HIPAA has expanded the patient rights and has included several new rights to access. Recently, guidance on access of records has also been issued—the guidance gives out detailed information on how to provide access, what must be charged for the fees, and what are the rights of an individual when it comes to accessing information. The changes to rules regarding patient access of records are required to be reflected in the policies and procedures of every healthcare organization.
HIPAA has now started to provide individual rights for electronic copies of records that are held electronically. Under the Clinical Laboratory Improvement Amendments (CLIA) and HIPAA, patients also have new rights to directly access test results from the labs creating the data. The labs that did not deal directly with the patients before, are now required to create patient-facing operations, and how sensitive results are communicated to patients needs to be considered.
In addition to that, HHS has released new explanations about treating access to information pertaining to mental health and minors, which also includes considering patient requests and safety issues of the patient and others.
However, the focus of HIPAA Audits in 2016 was on proper patient access to information as a significant compliance problem, and it is expected that the upcoming HIPAA Audit program will include reviews of patient access policies and practices. It is also expected that HHS will focus on current access issues, regarding the costs to individuals to access records and the proper handling of denials of access.
All HIPAA-covered providers are required to review their HIPAA compliance, policies, and procedures to see whether they are prepared to be in full compliance and meet the requirements of the changes in the rules. Compliance is required and violations for willful neglect of the rules carry huge fines and penalties. Not only are the compliance rules changed, but the enforcement rules have changed, with a new four-tier violation schedule with increased fines, and mandatory fines for willful neglect of compliance that start at $10,000 even if the problem is corrected within 30 days of discovery. Violations that are not promptly corrected carry mandatory minimum fines starting at $50,000 and can reach $1.5 million for any particular violation. Any reports of willful neglect are required to be investigated under the law. Even violations for a reasonable cause or with reasonable diligence taken are subject to penalty.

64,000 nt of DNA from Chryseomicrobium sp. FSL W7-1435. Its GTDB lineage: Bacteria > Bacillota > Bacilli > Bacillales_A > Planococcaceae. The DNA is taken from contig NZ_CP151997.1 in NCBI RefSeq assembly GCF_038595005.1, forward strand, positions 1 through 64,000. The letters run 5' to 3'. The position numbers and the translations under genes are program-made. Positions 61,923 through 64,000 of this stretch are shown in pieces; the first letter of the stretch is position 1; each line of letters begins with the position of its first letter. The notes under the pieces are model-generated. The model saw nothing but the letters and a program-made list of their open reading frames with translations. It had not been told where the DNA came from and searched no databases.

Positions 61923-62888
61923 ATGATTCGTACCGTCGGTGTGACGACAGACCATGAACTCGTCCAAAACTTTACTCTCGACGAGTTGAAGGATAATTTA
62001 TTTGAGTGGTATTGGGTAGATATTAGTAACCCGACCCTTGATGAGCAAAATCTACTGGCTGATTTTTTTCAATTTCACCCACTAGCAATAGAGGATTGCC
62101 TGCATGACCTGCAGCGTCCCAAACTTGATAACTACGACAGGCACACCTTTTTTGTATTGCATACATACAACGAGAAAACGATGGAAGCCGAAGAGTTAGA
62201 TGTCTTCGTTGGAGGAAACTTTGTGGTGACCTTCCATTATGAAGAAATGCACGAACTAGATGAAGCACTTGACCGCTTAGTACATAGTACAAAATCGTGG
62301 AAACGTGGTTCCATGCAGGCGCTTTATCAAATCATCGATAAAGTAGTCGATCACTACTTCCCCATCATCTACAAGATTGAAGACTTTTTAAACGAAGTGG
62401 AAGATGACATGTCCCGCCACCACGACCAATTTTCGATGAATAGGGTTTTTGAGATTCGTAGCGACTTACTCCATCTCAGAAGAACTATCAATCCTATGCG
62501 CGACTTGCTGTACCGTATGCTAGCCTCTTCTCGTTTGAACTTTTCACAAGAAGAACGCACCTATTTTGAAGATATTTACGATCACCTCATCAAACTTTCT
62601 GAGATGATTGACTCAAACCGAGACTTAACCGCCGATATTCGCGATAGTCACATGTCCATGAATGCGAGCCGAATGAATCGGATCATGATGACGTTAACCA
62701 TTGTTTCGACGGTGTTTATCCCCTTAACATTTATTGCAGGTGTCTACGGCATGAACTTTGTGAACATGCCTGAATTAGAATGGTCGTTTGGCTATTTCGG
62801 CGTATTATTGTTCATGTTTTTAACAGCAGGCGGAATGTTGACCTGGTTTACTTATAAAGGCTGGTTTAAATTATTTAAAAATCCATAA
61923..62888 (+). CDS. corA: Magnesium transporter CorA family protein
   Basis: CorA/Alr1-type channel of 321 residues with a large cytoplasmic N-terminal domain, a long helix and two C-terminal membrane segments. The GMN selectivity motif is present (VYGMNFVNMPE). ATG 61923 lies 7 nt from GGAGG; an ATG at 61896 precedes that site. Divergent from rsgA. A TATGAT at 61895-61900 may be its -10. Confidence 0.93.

Join this session by expert speaker, Jim Sheldon-Dean, where he will discuss the new access rights under HIPAA and CLIA regulations. Learn about the 2016 guidance from the HHS Office of Civil Rights, including the additional updates to the guidance, so that access can be provided according to the rules. Jim will review issues on provision and denial of access, fees, and access of mental health records, as well as access of mental health records of minors. You’ll also learn about the HHS guidance and information on dealing with law enforcement requests for information on alleged violators of the law.
Additionally, Jim will review new regulations and analyze their effects on usual practices, and explain what policies need to be changed and how. You will learn what policies and evidence you may need to produce if you are audited by the HHS Office of Civil Rights. Plus, you’ll get tips and best practices to avoid penalties and make sound compliance decisions.
Who Should Attend
Ask a question at the Q&A session following the live event and get advice unique to your situation, directly from our expert speaker.
Jim Sheldon-Dean is a healthcare compliance and HIPAA expert in the areas of privacy and security regulatory compliance and business process analysis. He is the founder and director of compliance services at Lewis Creek Systems, LLC, a Vermont-based consulting firm founded in 1982, providing information privacy and security regulatory compliance services to a wide variety of healthcare entities. Jim is a frequent speaker regarding HIPAA...
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